Japanese prime minister Shinzo Abe has assiduously courted Russian president Vladimir Putin, meeting with him more than a dozen times in four years.
This month he hosted Putin in Tokyo and in his hometown of Nagato (famed for its onsen, or natural hot springs). But Abe’s courtship has so far yielded little for Japan, and much for Russia.
Abe’s diplomatic overtures to Putin are integral to his broader strategy to position Japan as a counterweight to China, and to rebalance power in Asia, where Japan, Russia, China, and India form a strategic quadrangle.
Abe has already built a close relationship with India, and he sees improved relations with Russia — with which Japan never formally made peace after the Second World War — as the missing ingredient for a regional power equilibrium.
But Abe’s trust-building efforts with Russia are not aimed only at checking Chinese aggression. He also wants Russia to return its southernmost Kuril Islands — a resource-rich area known as the Northern Territories in Japan — which the Soviet Union seized just after the US dropped nuclear bombs on Hiroshima and Nagasaki in August 1945.
In exchange, Abe has offered economic aid, investments in Russia’s neglected Far East, and major energy deals.
Abe has, however, encountered several obstacles. For starters, Japan is a participant in the US-led sanctions that were imposed on Russia after it annexed Crimea in March 2014.
These sanctions have pushed Russia closer to its traditional rival, China, and Putin has publicly identified the sanctions as a hindrance to concluding a peace treaty with Japan.
In response to Abe’s overtures, Putin has doggedly tried to drive a hard bargain. Russia has bolstered its defences on the four disputed islands, and, just prior to this month’s summit, he told the Japanese media that the current territorial arrangement suits Russian interests.
“We think that we have no territorial problems,” he said. “It’s Japan that thinks that it has a territorial problem with Russia.”
The US-led sanctions regime and low oil prices have battered the Russian economy, which is expected to contract by 0.8% in 2016. Thus, Putin is more reluctant than ever to offer territorial concessions, lest it tarnish his domestic image as a staunch defender of Russian national interests.
Against this backdrop, it is not surprising Abe left the recent ‘onsen summit’ with dashed hopes of resolving the territorial dispute, while Putin returned home with 68 new commercial accords.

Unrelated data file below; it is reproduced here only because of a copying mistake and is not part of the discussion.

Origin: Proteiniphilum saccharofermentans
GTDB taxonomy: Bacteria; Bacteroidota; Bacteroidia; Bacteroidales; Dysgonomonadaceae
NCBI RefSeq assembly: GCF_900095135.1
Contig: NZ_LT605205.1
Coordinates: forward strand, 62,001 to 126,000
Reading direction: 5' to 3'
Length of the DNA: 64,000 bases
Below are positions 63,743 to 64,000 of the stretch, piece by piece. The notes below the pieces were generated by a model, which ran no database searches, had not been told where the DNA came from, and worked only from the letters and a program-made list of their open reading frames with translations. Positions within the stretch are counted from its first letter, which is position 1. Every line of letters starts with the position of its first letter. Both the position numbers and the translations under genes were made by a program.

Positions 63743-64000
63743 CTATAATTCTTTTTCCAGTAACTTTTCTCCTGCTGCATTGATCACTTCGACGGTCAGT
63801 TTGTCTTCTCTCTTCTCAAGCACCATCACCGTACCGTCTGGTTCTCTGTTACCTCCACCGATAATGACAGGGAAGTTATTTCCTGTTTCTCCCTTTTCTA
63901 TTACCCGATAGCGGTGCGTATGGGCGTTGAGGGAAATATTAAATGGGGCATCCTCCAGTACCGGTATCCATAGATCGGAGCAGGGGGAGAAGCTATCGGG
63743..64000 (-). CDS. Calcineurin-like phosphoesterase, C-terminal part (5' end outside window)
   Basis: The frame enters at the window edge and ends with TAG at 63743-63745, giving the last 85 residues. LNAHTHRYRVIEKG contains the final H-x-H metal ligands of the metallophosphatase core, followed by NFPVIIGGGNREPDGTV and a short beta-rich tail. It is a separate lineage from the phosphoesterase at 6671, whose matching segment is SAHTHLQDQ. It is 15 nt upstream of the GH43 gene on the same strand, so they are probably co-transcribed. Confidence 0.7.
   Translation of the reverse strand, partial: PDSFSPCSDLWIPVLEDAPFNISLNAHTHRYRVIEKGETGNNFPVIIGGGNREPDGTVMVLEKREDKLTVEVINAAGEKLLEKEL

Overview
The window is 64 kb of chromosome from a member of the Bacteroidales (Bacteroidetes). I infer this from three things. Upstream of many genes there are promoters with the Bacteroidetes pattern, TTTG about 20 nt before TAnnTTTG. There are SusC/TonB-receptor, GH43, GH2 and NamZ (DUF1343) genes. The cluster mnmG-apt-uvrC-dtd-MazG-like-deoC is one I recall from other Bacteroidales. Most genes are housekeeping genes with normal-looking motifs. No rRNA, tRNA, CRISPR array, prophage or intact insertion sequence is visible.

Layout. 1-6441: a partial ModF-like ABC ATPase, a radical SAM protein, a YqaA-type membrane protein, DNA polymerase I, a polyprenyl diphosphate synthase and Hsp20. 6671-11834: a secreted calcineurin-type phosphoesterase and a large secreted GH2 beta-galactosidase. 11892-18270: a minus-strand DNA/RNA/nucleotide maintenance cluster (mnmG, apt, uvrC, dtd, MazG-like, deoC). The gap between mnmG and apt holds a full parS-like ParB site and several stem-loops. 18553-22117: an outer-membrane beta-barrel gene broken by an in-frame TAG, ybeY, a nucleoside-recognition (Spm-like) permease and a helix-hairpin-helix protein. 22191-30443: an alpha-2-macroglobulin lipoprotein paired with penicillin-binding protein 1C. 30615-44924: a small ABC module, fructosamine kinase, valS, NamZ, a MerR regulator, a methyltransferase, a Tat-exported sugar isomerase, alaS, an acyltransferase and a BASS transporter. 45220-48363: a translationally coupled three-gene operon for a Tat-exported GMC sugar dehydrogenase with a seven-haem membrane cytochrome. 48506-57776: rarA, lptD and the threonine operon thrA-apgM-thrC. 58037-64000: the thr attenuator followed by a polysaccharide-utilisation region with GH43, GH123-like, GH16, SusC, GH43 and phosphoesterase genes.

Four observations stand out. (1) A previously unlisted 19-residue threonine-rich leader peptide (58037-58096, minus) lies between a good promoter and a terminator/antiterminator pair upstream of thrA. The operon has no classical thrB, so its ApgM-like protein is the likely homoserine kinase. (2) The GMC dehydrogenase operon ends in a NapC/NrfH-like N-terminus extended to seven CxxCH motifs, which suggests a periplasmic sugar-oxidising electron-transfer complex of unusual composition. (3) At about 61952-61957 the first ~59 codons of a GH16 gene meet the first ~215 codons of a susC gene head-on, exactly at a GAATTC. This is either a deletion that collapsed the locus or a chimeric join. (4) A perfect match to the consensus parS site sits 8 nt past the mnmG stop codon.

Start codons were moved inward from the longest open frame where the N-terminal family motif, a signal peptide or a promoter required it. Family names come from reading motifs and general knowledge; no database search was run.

Many of the new agreements are symbolic, but some are substantive, including deals worth $2.5bn (€2.4bn) and an agreement to set up a $1bn bilateral-investment fund.
Under the latter deal, Japan and Russia are supposed to create a ‘special framework’ for joint economic activities on the disputed islands. But the plan has already run into trouble.
Peter Shelakhaev, a senior Russian official who leads the government’s Far East Investment and Export Agency, has indicated there are legal hurdles to setting up such a framework, and that Japanese firms doing business on the Kurils would have to pay taxes to Russia.
If Japan did that, however, it would effectively be recognising Russia’s jurisdiction over the islands.
Abe has thus been denied the legacy that he sought, while Putin has succeeded in easing Russia’s international isolation. Abe was the first G7 leader to hold a summit with Putin after Russia annexed Crimea, and now Russia has won Japan’s economic co-peration, too.
Japan is the only G7 country that has a territorial dispute with Russia, and it is clearly more eager to reach a deal than the Kremlin is. But this has only strengthened Russia’s hand. While Japan has softened its position, and signalled it may accept only a partial return of the islands, Russia has grown only more intransigent.
After the recent summit, Abe revealed Putin now seems to be reneging on a 1956 agreement between Japan and the Soviet Union, which stipulates that the smaller two of the four islands will be returned to Japan after a peace treaty is signed.
As it happens, this year marks the 60th anniversary of that joint declaration, which was widely viewed as a breakthrough at the time. The Kremlin is now suggesting its commitment to fulfilling the declaration was conditional on Japan not joining any security alliance against Russia.
And Putin has expressed concerns that the 1960 Japan-US Security Treaty would extend to the disputed islands if they were returned, thus allowing the US to establish a military presence there.
Japan is in no position to address Russia’s concerns. It cannot opt out of the US-led sanctions regime and it cannot exempt the disputed Kurils from its security treaty with the US, especially now it has been urging the US to provide an explicit commitment to defend the Japanese-controlled Senkaku Islands, over which China claims sovereignty.
Putin, for his part, appears smugly content with his negotiating position. Not only did he arrive almost three hours late to the onsen summit, he also declined a Japanese government gift — a companion for his native Japanese Akita dog, which Japan gave him in 2012.
There is little hope now that Abe will see tangible returns on the political capital he has invested in cultivating Putin. And Japan’s dilemma will only deepen. US president-elect Donald Trump’s desire to improve relations with Russia may give Abe leeway to continue wooing Putin, but if Russia gets the US in its corner, it won’t need Japan anymore.
Brahma Chellaney, professor of strategic studies at the New Delhi-based Center for Policy Research and Fellow at the Robert Bosch Academy in Berlin, is the author of nine books, including Asian Juggernaut, Water: Asia’s New Battleground, and Water, Peace, and War: Confronting the Global Water Crisis.